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Alif et al._Table S1.csv (54.41 kB)

Survey data on public awareness, attitudes, and acceptance of potential Dalmatian pelican introduction and associated habitat management in the Somerset Levels and East Anglian Fens (2021)

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posted on 2023-05-26, 13:17 authored by Živa Alif, Jennifer Crees, Rachel White, Megan Quinlan, Rosalind Kennerley, Thomas Dando, Samuel TurveySamuel Turvey

Dataset of interview responses for 590 respondents (271 from the Somerset Levels and 319 from the East Anglian Fens). Data collected between 21 April and 4 July 2021.

Data were collected using a 15-minute online questionnaire on the Qualtrics platform, which contained a mix of closed and open questions. The questionnaire was distributed through a combination of purposive and snowball sampling approaches: it was shared to 142 local community groups on Facebook, emailed to parish clerks and district councillors in each study region, and advertised through the Zoological Society of London’s Facebook page, with recipients asked to share the questionnaire with their social networks. Written informed consent was obtained from all respondents before they could answer the questionnaire.

Information was first collected on respondents’ socio-demographic characteristics. Respondents were also asked whether they were members of hunting, angling, or local or national nature conservation organisations, and whether they took part in nature-related activities. Nature-relatedness was measured using a five-point Likert scale with six items using the NR-6 scale. Respondents were then asked whether they had heard of rewilding; to free-list any species they knew had become locally extinct, that they would like or dislike to be reintroduced locally, and that they knew had already been reintroduced locally; and their attitudes about these past reintroductions, measured using a five-point Likert scale (extremely good to extremely bad, with neutral midpoint).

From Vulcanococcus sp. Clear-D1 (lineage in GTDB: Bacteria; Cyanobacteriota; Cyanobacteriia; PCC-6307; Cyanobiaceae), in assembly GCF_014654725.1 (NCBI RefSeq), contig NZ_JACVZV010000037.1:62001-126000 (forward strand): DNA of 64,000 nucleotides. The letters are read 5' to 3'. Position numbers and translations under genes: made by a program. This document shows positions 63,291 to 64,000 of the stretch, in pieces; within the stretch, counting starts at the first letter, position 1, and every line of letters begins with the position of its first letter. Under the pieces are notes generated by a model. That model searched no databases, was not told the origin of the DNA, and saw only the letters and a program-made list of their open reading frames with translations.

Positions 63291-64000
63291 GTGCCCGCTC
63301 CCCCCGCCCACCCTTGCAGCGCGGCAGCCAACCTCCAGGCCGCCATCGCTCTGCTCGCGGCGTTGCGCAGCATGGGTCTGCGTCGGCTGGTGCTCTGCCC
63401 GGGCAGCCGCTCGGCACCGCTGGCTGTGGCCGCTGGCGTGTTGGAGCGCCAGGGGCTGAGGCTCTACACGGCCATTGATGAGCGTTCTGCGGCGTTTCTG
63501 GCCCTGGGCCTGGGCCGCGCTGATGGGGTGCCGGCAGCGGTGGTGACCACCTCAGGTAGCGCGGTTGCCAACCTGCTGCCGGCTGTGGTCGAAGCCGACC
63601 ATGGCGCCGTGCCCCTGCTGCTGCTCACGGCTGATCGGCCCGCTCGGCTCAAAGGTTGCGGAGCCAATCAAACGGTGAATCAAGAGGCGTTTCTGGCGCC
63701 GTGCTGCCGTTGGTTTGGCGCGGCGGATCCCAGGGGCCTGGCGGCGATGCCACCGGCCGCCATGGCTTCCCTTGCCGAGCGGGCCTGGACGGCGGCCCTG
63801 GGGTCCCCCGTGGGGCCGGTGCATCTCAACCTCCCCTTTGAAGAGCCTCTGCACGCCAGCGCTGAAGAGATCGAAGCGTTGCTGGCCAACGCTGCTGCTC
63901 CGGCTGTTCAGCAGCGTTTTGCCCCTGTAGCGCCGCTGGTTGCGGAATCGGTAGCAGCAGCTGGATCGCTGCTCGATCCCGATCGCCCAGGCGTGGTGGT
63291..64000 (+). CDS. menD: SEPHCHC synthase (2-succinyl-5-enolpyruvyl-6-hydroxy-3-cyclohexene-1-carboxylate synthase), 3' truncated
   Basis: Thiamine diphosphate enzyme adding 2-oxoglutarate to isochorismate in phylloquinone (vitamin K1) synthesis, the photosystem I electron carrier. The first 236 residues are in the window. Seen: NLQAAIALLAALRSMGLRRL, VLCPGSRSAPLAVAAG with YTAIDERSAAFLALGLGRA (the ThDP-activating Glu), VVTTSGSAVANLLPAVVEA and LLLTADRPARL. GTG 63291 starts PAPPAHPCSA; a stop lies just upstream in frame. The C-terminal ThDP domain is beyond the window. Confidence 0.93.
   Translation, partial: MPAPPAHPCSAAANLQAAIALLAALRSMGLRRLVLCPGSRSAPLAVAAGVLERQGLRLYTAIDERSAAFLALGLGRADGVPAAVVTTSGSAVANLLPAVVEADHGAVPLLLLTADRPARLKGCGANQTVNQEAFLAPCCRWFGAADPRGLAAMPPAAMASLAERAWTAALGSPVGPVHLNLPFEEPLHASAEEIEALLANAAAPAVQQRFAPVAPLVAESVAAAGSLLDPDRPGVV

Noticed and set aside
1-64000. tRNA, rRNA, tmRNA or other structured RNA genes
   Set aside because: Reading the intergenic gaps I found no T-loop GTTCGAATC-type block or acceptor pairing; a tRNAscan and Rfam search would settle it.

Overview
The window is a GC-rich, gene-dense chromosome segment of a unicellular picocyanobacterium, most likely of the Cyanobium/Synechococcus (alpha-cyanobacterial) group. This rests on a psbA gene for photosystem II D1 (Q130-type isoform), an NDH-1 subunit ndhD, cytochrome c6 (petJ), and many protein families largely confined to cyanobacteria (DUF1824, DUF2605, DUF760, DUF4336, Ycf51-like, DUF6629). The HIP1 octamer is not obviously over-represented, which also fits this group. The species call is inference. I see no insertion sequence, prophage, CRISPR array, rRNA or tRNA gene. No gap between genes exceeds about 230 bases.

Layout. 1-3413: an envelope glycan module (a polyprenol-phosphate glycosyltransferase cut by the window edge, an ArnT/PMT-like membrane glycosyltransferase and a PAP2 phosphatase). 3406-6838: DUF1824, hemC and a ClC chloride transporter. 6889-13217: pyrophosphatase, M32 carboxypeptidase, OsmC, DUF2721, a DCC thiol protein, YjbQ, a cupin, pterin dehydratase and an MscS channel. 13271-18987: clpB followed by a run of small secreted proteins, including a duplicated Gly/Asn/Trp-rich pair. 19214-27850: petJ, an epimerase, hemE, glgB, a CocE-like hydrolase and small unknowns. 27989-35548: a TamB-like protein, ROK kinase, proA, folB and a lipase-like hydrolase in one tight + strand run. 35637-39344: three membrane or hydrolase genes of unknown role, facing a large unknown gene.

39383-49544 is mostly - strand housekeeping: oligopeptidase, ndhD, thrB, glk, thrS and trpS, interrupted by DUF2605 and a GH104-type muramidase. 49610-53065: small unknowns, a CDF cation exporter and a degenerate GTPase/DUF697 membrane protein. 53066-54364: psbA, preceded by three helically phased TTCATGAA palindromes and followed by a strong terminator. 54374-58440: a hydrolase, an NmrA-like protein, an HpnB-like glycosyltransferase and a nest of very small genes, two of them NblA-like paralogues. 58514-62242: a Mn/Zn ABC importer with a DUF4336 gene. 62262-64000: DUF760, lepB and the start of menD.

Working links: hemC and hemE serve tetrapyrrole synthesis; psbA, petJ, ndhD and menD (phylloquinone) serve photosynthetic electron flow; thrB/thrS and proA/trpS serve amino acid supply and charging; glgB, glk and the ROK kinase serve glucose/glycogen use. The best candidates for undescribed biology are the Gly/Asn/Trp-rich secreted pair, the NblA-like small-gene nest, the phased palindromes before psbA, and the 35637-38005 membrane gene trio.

Respondents were then asked about their knowledge and attitudes concerning Dalmatian pelican and five other large waterbird species present in the study areas now or in the past. They were shown a picture of each species, and asked to name them, choose whether they occur locally or have ever/always occurred there in the past, and rate their attitude to each species using a five-point Likert scale (strongly like to strongly dislike, with neutral midpoint).

Finally, after being informed that Dalmatian pelicans had been locally resident during prehistory, respondents were asked to list any benefits or concerns they saw about potential pelican reintroduction, whether they would support it (measured using a five-point Likert scale from very supportive to very unsupportive, with neutral midpoint), and what they might want to know about pelicans that could influence their opinion about the species’ reintroduction. They were then asked eight five-point Likert scale questions (strongly agree to strongly disagree, with neutral midpoint) about their attitudes toward different aspects or implications of wetland restoration, and a further question about whether they agreed with the statement “It doesn’t matter to me that much”, to capture their wider opinion about wetland restoration in general.


Financial support for data collection was provided by Imperial College London, Research England, and the Public Scholarship, Development, Disability and Maintenance Fund of the Republic of Slovenia.


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